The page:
One of the less fun things that we get to do here in Rettland is have an annual IEP. Once a year, right before Claire’s birthday I get to sit down with all of the people from the school and go over her Individual Education Plan. This covers all sorts of stuff, like the footstool that she needs by the toilet in the bathroom, how much time she needs to be on her feet each day, how she will be tested and what she will learn, or ‘work on’ as they say. When we first started this process, just before Claire turned 3, it was very ugly. I had to record everything because our school violated so many of Claire’s rights as well as federal law. Eventually it got a little bit better, but not by much. Each year I had to get each assessment, go through it with a fine tooth comb and then go and educate the team about how they were setting Claire up to fail or not seeing what she is capable of.
For years I have started the meeting with a story. A story of how Claire was a healthy normal baby. I explain how she still is that same normal girl that can understand but that her body isn’t working. I tell them of the hope of the research happening. How I don’t want to have to explain to Claire that we let her fall behind because we didn’t believe in her once she gets a treatment that lets her use her body. Over the years I have spent an enormous amount of time begging for her team to see what I see and to treat her for the normal girl that she is, but not this year.
Yesterday’s meeting was surreal. I am pretty sure that at this point, Claire’s teach gets her and how she learns more than I do. I honestly didn’t bother looking at the draft they gave me until the day of the meeting. The report said things like, “Claire has made great progress toward her goals.” “Claire is a second grade student with typical likes and dislikes.” and with the progress for each goal this statement followed ” It should be noted that due to her orthopedic impairment and severe apraxia, data may not clearly show her true understanding.” I wept happy tears as I read over this instead of the typical red lines and angry comments in the margins. They get her.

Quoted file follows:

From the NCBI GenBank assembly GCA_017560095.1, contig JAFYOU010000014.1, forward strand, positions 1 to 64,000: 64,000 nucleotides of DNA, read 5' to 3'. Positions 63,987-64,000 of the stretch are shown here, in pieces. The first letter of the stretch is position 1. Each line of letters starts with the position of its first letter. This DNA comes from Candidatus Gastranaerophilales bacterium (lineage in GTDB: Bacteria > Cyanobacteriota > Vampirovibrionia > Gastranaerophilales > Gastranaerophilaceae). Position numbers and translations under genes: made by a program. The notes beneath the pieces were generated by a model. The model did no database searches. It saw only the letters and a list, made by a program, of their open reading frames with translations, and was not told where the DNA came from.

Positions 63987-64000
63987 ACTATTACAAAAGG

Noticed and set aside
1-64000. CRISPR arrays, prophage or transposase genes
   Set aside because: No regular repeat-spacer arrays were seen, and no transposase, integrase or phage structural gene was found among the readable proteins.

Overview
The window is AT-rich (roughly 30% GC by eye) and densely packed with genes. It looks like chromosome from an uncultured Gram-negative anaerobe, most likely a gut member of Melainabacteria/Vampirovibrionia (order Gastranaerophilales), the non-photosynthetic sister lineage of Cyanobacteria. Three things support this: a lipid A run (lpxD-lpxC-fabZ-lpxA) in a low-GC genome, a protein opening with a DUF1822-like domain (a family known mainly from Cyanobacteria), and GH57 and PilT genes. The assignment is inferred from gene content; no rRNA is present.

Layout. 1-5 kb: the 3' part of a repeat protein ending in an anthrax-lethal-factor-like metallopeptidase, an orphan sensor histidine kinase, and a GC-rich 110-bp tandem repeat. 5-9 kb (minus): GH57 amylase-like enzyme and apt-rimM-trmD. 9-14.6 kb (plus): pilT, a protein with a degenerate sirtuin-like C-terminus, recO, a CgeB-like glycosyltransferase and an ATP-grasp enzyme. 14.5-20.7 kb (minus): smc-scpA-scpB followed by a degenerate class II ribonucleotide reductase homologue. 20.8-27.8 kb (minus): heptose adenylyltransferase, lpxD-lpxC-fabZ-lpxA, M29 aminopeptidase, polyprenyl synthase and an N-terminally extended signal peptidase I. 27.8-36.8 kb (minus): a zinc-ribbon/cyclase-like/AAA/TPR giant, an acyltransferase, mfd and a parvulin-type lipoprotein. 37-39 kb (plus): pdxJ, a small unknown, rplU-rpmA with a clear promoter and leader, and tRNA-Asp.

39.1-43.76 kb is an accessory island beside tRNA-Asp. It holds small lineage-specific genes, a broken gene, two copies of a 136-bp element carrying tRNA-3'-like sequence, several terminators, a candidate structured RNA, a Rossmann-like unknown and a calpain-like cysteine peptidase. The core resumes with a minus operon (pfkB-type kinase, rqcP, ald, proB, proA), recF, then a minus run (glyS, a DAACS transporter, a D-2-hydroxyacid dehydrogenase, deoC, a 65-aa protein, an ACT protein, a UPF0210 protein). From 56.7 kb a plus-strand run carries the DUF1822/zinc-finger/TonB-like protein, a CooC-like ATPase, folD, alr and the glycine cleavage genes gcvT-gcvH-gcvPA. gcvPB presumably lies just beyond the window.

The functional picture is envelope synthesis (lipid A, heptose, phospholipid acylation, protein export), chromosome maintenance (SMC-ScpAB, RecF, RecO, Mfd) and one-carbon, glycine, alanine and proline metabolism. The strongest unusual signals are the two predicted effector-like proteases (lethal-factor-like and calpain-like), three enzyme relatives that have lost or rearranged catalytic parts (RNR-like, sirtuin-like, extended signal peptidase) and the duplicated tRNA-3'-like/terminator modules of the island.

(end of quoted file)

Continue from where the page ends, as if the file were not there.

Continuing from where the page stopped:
This year the meeting opened differently. I thanked them for the attention and love that went into the assessments and reports. I told them how we will be traveling to Boston a few times over the next year and how Claire may present a little different when the day comes that she is receiving the treatment. Yes, I pretty much just said keep it up and take good notes. Sure there was a bit of a conversation over the communication goal that the new SLP wrote, I know that with time Claire will win her over so no worry there.
The only thing that I can’t understand is why, even when I know it is going to be great, I get so nervous driving to the meeting that I nearly pass out. It just stinks that we have to be having the discussion. Despite the meeting going great and everyone being in agreement (which is insanely rare) I was absolutely exhausted on every level. I guess it isn’t that strange, to have even the good stuff exhaust you, when you are in Rettland.
Now that this is behind us I guess all I have to do is just show up each day and enjoy the beauty of watching second graders be second graders without having to worry about much else at school. I think it will be harder than it sounds to just get to be a parent and not an advocate but I am up to the challenge.
2 thoughts on “They get it!”
Our experience exactly. Seriously. I cried happy tears too – in the middle of the meeting.
Maren that is so great! You’ve had so much transition. To get a team that’s ready to go is invaluable. They are so lucky to get to work with Miss Ribbons.